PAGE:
“How many black guys who were raised up on soul were doing a mixture of soul, funk, and rock music?” Dodson says. “Doing songs that were not only from a R&B base but mixed in with rock influences, metal guitar, and long arrangements? Black Rock was so much ahead of its time.”

The group released two more albums on Stax Records, Do You See What I See? and Coldblooded and also starred in the Golden Globe-nominated documentary Wattstax before the label’s bankruptcy in 1975. The label’s song catalog and name were purchased by California-based Fantasy Records in 1977.

“Stax was like an institution to us,” Alexander says. “It was like going to college. We got all this on-the-job training by being around people like Jim Stewart, Al Bell, Estelle Axton, Isaac Hayes, David Porter, Booker T. & the MGs, and our long-time manager and producer, Allen Jones. These people took us under their wing and helped mold and shape us.”

> Hardship and Success
Stax’s bankruptcy left the group without a label. To make ends meet, they began performing at the Family Affair nightclub in Memphis. During the year the group played at the club, they penned such hits as “Shake Your Rump to the Funk,” “Too Hot To Stop,” and “Spellbound,” which would ultimately earn them a deal with Mercury Records.

In 1976, they released their Mercury label debut, Too Hot to Stop, which featured the hit song “Shake Your Rump to the Funk” (also featured in the comedy Superbad), along with other funky tracks and soulful ballads.

The group followed up with 1977’s Flying High on Your Love, which reached number 7 on Billboard’s R&B chart and earned the Bar-Kays their first gold record.
Seeing their success, Fantasy Records brought out some of the Bar-Kays’ unreleased material that was recorded prior to Stax’s bankruptcy. That album, Money Talks, came out in 1978 and featured the Top 10 single “Holy Ghost.”

“I just thought that was such an epic record,” says James Alexander’s son, Jazze Pha, the Atlanta-based, multiplatinum producer. He appreciates the contributions made by his father’s group. “When I think of the Bar-Kays, I think of great lineage. I think of the great foundation that they built for young folks as a reference to go back and see what real music sounds like.” The Bar-Kays kept the momentum going with 1979’s Injoy, which featured the Billboard-charting dance hit “Move Your Boogie Body.” The album featured the group’s funky experimentation with the then-dominant disco genre. Injoy went gold and reached number 2 on Billboard’s R&B album chart.

While churning out the hits on record, the Bar-Kays also became known for their over-the-top live performances. They wore outlandish outfits — headbands, fur boots, flashy colors — and entertained audiences with fire, smoke, funky dance routines, not to mention the boa constrictors and pythons that Dodson would sometimes bring out in the shows’ final minutes.

“The Bar-Kays were an incredible show band,” says Johnnie Walker, executive director of the Memphis & Shelby County Music Commission. “The costumes, the dancing, and, obviously, the music was the primary ingredient. You knew if you bought that ticket, you were getting your money’s worth.”

During the 1980s, the group released several more albums on Mercury, including Nightcruising in 1981 and Propositions in 1982, which featured the classic ballad “Anticipation.” Both went gold.

Their 1984 album Dangerous featured the party hit “Freakshow on the Dance Floor.” The song, which was also featured on the soundtrack to the break-dancing-themed film Breakin’, reached number 2 on the R&B chart and gained the Bar-Kays their first and only platinum record.

> The Pain Continues
In 1984, the same year that the Bar-Kays earned their platinum record, they suffered another loss when their guitarist, 19-year-old Marcus Price, was shot during an attempted robbery in Memphis. Price was leaving a rehearsal session when three men approached him, demanding his belongings. One of them placed a gun to his back. A struggle ensued, and Price was shot. He died at the Regional Medical Center shortly afterward. His murder remains unsolved.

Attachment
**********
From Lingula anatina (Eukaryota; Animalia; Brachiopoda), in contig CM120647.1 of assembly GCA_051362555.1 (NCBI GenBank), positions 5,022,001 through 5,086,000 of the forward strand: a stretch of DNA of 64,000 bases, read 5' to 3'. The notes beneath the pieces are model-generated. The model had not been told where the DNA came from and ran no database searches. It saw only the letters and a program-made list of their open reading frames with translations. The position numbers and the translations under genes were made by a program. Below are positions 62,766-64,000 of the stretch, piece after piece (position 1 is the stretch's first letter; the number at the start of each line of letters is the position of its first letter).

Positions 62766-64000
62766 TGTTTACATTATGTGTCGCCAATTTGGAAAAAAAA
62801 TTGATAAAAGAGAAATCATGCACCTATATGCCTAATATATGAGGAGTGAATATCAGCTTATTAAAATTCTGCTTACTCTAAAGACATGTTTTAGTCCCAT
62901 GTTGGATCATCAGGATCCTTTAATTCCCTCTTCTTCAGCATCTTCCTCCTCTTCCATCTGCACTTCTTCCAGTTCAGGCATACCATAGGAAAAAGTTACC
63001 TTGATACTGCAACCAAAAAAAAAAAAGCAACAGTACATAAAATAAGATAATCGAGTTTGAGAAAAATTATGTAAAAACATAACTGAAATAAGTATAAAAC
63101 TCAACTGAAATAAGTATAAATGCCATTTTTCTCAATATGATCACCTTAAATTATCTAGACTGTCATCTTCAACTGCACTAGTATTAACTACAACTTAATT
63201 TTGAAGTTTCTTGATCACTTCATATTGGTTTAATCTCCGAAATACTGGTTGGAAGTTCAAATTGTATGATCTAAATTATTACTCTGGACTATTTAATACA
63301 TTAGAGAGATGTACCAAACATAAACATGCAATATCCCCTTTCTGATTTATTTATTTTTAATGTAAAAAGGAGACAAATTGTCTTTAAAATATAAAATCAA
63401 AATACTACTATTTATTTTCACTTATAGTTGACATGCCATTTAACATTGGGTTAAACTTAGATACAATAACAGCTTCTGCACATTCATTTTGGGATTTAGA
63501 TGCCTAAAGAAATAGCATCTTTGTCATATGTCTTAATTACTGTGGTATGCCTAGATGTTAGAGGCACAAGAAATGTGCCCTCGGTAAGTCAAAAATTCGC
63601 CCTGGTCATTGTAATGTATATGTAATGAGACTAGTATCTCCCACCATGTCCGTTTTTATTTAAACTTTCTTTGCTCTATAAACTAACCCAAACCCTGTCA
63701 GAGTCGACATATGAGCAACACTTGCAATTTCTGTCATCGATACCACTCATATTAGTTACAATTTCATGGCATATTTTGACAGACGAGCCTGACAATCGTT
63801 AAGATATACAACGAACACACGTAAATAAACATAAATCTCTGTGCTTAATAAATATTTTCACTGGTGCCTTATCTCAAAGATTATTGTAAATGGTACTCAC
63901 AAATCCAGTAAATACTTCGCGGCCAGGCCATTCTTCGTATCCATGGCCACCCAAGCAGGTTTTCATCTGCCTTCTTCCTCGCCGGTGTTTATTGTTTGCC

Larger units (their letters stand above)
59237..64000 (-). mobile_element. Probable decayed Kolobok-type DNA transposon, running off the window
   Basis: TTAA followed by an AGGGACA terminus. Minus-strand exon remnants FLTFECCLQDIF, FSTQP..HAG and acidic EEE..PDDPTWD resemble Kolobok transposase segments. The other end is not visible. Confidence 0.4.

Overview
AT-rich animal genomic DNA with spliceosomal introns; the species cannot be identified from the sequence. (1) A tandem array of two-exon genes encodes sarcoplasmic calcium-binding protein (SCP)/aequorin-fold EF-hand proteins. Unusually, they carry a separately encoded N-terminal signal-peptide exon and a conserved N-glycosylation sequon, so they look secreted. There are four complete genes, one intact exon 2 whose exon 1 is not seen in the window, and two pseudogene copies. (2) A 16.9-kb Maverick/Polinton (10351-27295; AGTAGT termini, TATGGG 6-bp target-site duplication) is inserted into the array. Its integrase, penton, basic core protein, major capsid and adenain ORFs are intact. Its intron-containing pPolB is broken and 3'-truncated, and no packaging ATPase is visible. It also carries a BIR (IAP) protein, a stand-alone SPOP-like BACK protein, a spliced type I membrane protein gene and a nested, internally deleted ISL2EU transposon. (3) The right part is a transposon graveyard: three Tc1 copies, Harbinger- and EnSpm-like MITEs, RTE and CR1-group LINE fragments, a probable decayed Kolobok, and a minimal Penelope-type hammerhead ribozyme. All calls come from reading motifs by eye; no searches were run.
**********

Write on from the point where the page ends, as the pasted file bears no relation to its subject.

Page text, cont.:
“He was an aspiring guitar player,” Alexander reminisces. “We put him in the band, because we thought he could bring some youthfulness. He added a little spunk.”

The Bar-Kays then released 1985’s Banging the Wall, which was not particularly successful. The group decided to take a break from releasing records and focus on songwriting.

Tragedy struck again soon with the death of the group’s long-time producer and manager, Allen Jones. Jones, who died of a heart attack, was heavily involved in the band’s career but also in the members’ personal lives.

“We cherished him,” Alexander says. “It was a big loss for us, because he was a friend, mentor, manager, and our producer. He’s the one who taught us that practice makes perfect — that if you continue to work at something continuously, you’ll get better and better at it.”

Several years later, Alexander and Dodson created the Allen Jones/Marjorie Barringer/Bar-Kays Scholarship in Jones’ memory for students who aspire to attend LeMoyne-Owen College.

> Resiliency is Key
Despite the trials the Bar-Kays have experienced through the years — the tragic loss of four original members, the Stax Records bankruptcy, Price’s murder, Jones’ untimely death — they continue to display remarkable resiliency and to create music.

“The Bar-Kays have shown that they can weather the storm,” Walker says. “They have shown that they can stand the test of time. Any artist, whether in a band or solo, should be required to study the career of the Bar-Kays, if you plan to succeed in the music business.”

When the Bar-Kays released their 1987 album Contagious, the group consisted of only three members: Dodson, saxophonist Harvey Henderson, and keyboardist Winston Stewart. Even founding member Alexander had taken a break from the band at this point due to growing fatigue from decades of recording and touring.

The remaining members still managed to reach number 9 on the R&B charts with Contagious’ single, “Certified True.” After Contagious, the group’s contract with Mercury expired and the Bar-Kays took a hiatus until 1994. By then, Alexander had rejoined the group, along with several additional members, and they released an album called 48 Hours. They’ve been playing ever since.

In 2012, the Bar-Kays played at President Barack Obama’s inaugural gala, as well as at the 10th installment of the In Performance at the White House series, along with several other notable Memphis-connected artists this past April.

Dodson just finished filming an independent movie based in Memphis, Alexander is working on a memoir that details his experiences in the music industry, and the group is prepping the release of their next single, “Soap Opera Love.” And the beat goes on.

On Friday, July 5th, Minglewood Hall presents “An Evening with the Bar-Kays.” Doors open at 7 p.m.